Business | Source : Forbes Brunei
Neurodiversity is a topic Forbes has featured over the past few years, and it has generated massive discussion in the corporate world. A consistent voice in the global Neurodiversity discussion has been Jude Morrow, anIrish autistic best-selling author, TEDx speaker, and the founder of Neurodiversity Training International, a driving force in consulting and marketing for the corporate and business worlds when it comes to Neurodiversity.
Having gained global momentum from his three books, Why Does Daddy Always Look So Sad?, Loving Your Place on The Spectrum: A Neurodiversity Blueprint,both published by Beyond Words, the publisher of The Secret, and the independently published The Ghosts of Riots Past, Morrow has been seen as the natural successor to Dr Temple Grandin as an autistic keynote speaker, having travelled the world extensively and delighted audiences with his autistic experiences and guidance, proving to parents, professionals, corporates, and the broader world that autistic people, young and old can thrive in life.
Morrow notably headlined the New York City Autism Tech, Innovation, and Careers Expo in October 2022, multiple sell-out tours, and reached millions of people in the past five years.
Having completed corporate training and seminars for the likes of Google, IBM, Kyndryl, 3 Mobile, and various other global giants, Jude Morrow is seemingly becoming one of if not the most influential autistic people in the world.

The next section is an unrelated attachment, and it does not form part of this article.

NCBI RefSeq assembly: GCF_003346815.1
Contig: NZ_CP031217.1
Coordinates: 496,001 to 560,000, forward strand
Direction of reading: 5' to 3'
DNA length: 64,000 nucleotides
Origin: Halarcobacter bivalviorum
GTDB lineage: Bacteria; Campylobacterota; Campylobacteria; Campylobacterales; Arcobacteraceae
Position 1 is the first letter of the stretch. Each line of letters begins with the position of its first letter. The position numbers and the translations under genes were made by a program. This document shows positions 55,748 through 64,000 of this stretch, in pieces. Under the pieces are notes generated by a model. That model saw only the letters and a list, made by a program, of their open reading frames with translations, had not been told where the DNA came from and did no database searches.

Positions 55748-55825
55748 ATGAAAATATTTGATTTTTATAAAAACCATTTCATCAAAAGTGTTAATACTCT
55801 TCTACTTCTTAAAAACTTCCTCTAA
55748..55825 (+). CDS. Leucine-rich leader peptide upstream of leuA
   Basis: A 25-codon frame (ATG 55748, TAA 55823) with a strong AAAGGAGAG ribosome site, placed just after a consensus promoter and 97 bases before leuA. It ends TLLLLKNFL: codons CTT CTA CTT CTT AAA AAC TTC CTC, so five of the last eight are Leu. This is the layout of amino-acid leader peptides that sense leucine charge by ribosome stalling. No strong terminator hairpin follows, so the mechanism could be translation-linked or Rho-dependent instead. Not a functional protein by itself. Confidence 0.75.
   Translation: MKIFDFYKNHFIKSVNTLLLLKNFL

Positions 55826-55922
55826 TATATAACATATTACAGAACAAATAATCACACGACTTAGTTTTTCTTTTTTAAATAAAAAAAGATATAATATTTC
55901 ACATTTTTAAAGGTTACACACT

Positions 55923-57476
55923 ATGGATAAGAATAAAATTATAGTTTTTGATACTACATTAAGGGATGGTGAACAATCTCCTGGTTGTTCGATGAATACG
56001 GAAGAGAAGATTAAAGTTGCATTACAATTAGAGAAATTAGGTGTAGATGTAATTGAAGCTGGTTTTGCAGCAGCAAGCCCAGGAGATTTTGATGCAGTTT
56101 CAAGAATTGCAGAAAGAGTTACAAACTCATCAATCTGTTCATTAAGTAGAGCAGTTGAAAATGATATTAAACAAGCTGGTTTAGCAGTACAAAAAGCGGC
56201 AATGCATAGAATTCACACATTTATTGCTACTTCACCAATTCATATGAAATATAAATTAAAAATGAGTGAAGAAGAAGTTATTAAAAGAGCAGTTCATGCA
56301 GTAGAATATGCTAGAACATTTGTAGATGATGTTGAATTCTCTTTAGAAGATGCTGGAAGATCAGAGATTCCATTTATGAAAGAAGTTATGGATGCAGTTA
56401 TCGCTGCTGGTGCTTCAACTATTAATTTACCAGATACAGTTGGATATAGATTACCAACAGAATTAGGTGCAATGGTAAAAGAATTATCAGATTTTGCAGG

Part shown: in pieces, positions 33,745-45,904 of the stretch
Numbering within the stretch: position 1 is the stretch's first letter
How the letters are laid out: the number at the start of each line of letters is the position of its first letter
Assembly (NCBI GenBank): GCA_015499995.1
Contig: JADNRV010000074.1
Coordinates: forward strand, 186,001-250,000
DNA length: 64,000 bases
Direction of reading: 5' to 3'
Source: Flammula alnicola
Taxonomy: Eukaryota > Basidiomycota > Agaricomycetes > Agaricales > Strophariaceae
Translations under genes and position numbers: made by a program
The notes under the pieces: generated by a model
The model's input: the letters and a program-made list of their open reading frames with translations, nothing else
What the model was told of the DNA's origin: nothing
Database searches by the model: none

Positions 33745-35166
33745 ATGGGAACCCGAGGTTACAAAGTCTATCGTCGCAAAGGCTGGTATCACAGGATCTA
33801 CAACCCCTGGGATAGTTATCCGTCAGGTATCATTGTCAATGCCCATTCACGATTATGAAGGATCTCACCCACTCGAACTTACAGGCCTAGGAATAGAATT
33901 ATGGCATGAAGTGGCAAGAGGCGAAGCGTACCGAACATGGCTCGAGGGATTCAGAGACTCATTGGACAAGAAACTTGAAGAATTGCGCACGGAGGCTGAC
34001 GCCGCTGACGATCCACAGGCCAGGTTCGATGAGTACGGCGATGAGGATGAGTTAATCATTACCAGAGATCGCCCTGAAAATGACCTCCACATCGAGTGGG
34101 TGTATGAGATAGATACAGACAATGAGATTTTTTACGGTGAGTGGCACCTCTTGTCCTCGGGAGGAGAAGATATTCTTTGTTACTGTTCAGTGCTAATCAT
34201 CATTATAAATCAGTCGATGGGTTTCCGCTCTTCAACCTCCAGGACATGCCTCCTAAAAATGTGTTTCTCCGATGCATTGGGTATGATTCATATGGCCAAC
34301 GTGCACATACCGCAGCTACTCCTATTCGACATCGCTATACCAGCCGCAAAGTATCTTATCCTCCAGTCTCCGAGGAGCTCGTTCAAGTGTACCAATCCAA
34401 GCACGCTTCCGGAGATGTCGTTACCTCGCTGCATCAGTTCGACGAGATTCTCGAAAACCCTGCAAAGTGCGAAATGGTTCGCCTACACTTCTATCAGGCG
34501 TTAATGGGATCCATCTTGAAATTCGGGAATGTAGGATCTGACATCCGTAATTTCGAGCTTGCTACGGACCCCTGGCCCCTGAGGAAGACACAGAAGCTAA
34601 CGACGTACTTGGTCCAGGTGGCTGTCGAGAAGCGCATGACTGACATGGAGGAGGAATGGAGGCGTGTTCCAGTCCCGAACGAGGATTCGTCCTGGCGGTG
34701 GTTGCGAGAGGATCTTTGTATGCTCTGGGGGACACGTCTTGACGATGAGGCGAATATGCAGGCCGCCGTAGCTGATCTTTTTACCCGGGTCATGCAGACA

Neurodiversity Training International has helped businesses, large and small, that are run by or serve the Neurodivergent community to improve their marketing, generate sales, and boost the ideals of the broader Neurodiversity movement. He has also trained leadership teams to implement safer and more productive work environments for employees with neurological differences.
Recently on Linkedin, Morrow published a set of branding guidelines when it comes to both Neurodiversity and the Neurodivergent community and has urged businesses and non-profits to follow them.
1) Puzzle pieces are a no-no
2) Light it up blue is a no-no
3) Never using the term ASD – different not “disordered”
4) ABA is not, or cannot, be Neurodiversity friendly
5) The preference of the Autistic community is “we are autistic”. Although if an autistic says, “I have autism”, that’s fine.
6) Offering “behavioural approaches and strategies” is not ND-friendly at all
7) Using Neurodiversity to describe autism only – dyslexia, dyspraxia, and Tourette’s are often forgotten
8) Showing only white boys in your images – ND is like the global community – diverse
9) Use the Dyslexia friendly guidelines in materials and social content
10) Never call ND people “neurodiverse”. The widely accepted terminologies are Neurodivergent or Neurodistinct. Everyone is Neurodiverse because Neurodiversity is a reality.
You can learn more about Jude and his marketing work at www.neurodiversity-training.net and book him to speak at your conference or event through his website